But there’s a couple parts of your letter that leapt out at me. The first is that your relationship with your father’s suddenly started to become distant and cold and that you don’t have much happiness in your life. Without knowing the circumstances surrounding things with your father, it sounds like you may be having issues with depression. As you start making headway finding new places to explore and new people to hang out with… consider talking to a counselor or therapist. They might be able to provide you with some insight about your emotional situation.
Good luck.

The post Ask Dr. NerdLove: Was Breaking Up The Right Decision? appeared first on Paging Dr. NerdLove.

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(Doctor’s Note: today’s letter deals with abusive relationships.)

Hello Doc,

I would normally dispense with the niceties and whatnot, but I feel like I’m in the middle of a potential crisis.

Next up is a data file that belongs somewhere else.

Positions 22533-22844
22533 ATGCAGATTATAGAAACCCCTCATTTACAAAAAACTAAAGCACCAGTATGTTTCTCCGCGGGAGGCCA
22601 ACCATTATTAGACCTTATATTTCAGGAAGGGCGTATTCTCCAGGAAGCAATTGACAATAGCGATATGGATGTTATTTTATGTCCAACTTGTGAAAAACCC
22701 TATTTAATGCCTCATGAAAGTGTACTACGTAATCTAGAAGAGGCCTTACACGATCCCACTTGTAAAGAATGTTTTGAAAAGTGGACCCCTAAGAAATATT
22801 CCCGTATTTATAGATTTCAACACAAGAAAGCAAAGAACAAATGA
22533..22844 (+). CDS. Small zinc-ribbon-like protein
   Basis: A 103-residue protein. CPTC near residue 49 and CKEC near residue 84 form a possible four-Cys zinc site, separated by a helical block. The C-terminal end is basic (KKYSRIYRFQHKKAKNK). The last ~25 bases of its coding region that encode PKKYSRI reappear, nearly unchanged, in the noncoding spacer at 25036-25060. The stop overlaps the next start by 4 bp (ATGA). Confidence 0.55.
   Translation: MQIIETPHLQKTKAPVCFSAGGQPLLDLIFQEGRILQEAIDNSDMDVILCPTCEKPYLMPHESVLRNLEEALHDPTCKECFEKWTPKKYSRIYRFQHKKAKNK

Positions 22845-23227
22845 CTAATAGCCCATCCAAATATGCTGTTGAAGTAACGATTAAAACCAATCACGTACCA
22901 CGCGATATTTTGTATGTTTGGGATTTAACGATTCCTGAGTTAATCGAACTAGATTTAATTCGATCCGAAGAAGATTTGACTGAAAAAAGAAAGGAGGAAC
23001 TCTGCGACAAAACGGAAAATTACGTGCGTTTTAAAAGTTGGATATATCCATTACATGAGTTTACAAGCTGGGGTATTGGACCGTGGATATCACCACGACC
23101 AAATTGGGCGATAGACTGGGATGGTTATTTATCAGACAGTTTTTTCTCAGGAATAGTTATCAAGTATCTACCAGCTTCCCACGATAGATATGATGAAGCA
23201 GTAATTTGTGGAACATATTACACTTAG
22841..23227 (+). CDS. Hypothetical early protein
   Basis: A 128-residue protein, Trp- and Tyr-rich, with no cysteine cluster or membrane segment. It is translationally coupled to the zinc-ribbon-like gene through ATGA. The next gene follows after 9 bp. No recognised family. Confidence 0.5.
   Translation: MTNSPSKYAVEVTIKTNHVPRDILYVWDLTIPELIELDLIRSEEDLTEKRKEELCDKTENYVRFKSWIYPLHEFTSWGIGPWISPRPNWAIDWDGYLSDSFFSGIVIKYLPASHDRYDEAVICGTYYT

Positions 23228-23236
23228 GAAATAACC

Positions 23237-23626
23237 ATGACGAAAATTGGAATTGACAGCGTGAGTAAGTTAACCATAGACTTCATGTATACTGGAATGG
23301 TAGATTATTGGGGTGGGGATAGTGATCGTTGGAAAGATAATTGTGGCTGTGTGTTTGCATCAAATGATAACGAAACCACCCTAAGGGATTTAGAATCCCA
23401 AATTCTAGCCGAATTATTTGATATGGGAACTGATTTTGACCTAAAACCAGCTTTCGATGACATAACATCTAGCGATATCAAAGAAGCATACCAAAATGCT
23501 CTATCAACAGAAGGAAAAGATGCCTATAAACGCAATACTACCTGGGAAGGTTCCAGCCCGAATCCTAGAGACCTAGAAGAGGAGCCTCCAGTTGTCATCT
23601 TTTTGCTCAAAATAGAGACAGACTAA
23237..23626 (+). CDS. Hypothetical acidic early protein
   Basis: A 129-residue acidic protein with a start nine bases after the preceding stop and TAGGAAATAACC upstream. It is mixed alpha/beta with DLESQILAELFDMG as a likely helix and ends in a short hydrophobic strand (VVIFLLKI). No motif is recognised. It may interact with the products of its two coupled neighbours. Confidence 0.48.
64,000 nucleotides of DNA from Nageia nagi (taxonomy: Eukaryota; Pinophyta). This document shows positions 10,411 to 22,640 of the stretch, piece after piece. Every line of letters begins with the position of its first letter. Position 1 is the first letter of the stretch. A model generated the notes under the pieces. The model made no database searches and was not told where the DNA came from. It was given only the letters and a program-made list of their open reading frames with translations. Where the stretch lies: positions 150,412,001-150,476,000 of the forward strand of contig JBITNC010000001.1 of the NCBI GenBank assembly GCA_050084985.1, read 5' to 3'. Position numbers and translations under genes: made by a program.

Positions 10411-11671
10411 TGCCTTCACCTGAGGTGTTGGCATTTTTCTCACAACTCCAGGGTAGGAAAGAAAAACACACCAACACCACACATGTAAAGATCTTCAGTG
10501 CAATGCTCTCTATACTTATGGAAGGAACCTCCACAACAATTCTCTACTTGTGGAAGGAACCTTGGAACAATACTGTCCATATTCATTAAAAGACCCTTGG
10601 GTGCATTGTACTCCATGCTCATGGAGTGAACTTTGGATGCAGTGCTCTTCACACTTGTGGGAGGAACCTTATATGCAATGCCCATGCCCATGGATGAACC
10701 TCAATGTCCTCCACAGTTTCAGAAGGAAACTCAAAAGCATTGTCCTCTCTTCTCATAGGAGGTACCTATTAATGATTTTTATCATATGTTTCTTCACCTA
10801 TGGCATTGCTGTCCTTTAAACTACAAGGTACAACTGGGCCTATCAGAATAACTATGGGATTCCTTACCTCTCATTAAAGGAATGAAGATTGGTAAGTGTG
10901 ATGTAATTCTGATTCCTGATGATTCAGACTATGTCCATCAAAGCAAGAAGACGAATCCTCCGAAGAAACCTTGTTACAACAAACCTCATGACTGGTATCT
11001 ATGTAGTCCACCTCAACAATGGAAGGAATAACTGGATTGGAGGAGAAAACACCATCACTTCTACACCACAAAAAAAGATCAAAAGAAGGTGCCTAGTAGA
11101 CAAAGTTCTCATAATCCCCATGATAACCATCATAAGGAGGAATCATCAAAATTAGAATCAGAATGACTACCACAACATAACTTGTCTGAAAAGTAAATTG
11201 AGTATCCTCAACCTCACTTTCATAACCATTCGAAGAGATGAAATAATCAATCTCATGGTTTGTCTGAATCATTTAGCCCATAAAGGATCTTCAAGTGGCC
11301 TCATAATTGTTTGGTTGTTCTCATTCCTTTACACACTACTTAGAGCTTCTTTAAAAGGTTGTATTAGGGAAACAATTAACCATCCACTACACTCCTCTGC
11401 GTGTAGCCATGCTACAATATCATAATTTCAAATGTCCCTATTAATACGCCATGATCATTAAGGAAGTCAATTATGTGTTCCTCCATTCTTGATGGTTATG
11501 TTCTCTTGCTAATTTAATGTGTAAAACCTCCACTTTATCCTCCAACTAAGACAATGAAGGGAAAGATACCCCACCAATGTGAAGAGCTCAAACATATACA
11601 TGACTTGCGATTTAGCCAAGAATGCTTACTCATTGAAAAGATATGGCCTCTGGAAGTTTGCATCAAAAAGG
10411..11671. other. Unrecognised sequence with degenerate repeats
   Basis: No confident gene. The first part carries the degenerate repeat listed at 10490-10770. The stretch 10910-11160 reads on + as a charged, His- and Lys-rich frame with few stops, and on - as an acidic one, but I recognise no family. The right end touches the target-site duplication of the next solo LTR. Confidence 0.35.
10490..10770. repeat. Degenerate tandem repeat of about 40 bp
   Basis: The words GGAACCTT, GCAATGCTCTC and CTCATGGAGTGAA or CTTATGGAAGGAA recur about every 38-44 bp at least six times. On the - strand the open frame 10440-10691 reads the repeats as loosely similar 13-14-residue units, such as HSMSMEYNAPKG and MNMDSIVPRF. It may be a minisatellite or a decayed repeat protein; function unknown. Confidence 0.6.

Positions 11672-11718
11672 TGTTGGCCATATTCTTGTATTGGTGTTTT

The long story made short is that I’m a 23 year old guy who had just graduated from college with a bachelor’s, and there’s a female friend of mine  – “Annie” — who had recently turned 29 (although if you ask her, she’s around 32 but that’s a detail I’ll get to later).

I’ve become increasingly concerned about her, to put it lightly. We’ve built up a rather strong friendship over the course of well over a year, but it seems like something has been very off over the past few months.

I know this because she was willing to become good friends because she gave me her number to text her (before that, we were DMing each other via Instagram). We’ve shared quite a lot of similar interests in just about a lot of topics (ranging from our favorite movies to particular styles of art), as well as recommended each other various new things to try. We’ve even vented to each other about our more personal secrets.

But like I said, it seems like there’s something rotten in the state of Denmark.